|Music - Sajid-Wajid; Lyrics - Prasoon Joshi|
A large number of filmmakers want to stick to the unchanging, simplistic sugar-candy Hindi film romance where all characters wear eye-popping clothes and showcase 1000 watt smiles. Snatches from Kunal Kohli’s upcoming Teri Meri Kahaani seem to fit right into that space, unless we are proven pleasantly wrong.
Meanwhile the Sajid-Wajid 2012 juggernaut rolls on, as they present here a filmy, enthusiastic and energetic soundtrack for redundant themes. We thank Wajid for crooning Muktasar, which could have so easily been an Atif Aslam song. The dance lounge track is buoyed by Joshi’s lyrics and the vocals are a damn surprise. The theme here is of the mysteries of meeting and parting.
Allah Jaane, despite the usual pure first love vibes, Sufism take and Rahat Fateh Ali Khan (yet again) is our album pick. For one, Khan is soulful in the singing; with minimum arrangements, the wind flute interlude is gorgeous, followed by Joshi’s poetic moments in – Aasman hai pairon ne neeche, varna zameen pe kaise neelepan...haar ke jitne ka silsala mil gaya...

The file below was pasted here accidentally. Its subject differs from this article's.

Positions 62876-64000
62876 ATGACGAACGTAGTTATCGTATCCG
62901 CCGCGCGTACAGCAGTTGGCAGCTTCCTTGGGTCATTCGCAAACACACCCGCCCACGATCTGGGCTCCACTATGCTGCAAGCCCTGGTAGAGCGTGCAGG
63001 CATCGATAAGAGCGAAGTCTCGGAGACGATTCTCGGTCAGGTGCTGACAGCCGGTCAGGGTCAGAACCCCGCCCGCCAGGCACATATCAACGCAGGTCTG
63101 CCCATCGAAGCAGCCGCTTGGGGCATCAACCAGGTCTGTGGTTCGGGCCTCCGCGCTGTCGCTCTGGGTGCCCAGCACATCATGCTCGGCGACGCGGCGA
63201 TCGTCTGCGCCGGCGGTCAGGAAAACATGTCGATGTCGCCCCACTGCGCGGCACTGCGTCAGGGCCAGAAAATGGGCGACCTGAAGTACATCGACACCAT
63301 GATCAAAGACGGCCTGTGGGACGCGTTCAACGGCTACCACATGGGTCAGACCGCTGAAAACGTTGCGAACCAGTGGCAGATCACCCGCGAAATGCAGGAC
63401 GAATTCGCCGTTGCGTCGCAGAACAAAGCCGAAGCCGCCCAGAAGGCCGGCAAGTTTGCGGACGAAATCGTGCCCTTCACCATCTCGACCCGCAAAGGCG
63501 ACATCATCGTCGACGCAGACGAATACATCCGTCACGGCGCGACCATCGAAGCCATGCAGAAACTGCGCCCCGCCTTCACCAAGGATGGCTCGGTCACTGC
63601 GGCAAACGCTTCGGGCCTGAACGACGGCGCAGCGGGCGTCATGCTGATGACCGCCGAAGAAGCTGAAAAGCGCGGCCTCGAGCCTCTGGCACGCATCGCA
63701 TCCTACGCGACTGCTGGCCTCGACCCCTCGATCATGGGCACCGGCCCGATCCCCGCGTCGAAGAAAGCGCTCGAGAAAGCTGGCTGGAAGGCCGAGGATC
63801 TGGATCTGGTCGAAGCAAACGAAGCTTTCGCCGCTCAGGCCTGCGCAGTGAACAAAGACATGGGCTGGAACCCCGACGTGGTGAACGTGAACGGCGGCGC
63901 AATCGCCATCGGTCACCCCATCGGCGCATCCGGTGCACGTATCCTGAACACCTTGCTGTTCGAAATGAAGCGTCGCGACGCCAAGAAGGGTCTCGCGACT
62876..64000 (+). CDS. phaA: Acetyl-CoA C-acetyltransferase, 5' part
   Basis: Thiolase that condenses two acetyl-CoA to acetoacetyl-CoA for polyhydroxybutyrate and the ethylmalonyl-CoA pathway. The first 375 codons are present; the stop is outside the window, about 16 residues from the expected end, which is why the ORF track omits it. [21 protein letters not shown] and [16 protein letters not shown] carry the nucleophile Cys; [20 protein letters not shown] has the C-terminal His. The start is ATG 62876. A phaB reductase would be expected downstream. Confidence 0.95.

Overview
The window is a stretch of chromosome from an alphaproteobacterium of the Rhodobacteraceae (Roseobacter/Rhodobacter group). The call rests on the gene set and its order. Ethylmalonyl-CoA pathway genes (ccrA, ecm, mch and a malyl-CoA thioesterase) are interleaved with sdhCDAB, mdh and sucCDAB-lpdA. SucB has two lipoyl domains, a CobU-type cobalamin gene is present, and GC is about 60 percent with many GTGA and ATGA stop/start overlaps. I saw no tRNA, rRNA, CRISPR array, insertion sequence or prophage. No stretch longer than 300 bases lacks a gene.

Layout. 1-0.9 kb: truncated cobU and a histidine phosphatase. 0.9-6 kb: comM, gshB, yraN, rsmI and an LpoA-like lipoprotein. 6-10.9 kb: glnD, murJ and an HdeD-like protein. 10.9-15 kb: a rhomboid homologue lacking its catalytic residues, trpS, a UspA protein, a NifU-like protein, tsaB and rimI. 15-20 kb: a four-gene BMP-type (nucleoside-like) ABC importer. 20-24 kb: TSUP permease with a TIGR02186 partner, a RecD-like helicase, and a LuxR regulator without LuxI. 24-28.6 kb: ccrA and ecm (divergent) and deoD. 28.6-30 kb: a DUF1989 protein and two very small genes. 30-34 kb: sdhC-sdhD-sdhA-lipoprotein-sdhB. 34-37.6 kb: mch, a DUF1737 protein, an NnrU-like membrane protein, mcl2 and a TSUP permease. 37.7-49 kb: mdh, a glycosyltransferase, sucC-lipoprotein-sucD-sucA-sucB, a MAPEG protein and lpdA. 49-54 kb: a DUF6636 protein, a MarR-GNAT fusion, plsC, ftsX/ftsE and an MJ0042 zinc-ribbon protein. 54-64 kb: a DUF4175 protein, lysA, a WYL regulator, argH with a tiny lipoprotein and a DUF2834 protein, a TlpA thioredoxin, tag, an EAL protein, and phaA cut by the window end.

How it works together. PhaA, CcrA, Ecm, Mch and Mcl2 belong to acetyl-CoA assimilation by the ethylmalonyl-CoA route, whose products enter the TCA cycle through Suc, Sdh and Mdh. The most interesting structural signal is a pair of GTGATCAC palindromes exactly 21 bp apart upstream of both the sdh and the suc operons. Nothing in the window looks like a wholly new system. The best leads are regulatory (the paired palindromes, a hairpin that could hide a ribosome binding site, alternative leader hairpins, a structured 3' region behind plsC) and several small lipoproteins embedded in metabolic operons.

Jab Se Mere Dil Ko Uff is a retro-take on the swinging rock & roll inspired 1960’s soundtracks. We get a mix of Shankar-Jaikishan, R.D.Burman and early Laxmikant-Pyarelal. Sonu Nigam (Mohd.Rafi on Shammi Kapoor take yet holds his own) and Sunidhi Chauhan (Usual verve) make a clean job of it, hummable.
Humse Pyar Kar Le Tu is familiar, oft-heard territory. The music directors do try sprucing it with additional male vocals to Shreya Ghoshal. Thus Wajid starts proceedings, Mika takes over and the Sabri brothers fill in quawwali inspired chorus. The running time dilutes the male-female interplay.
The western melodic reggae effect in That’s All I Really Want to Do is still a very Hindi Sajid-Wajid filmy number. Think some Housefull 2 after-effect. Shaan is an apt vocal choice; Shreya Ghoshal surprises us with her English rendition here.
An easy hummable listen for those looking for good love songs with the music director duo whose energy does exude into what could so easily have been staple fare. Prasoon Joshi’s lyrics do play a part, merging Urdu words economically with the Hindi.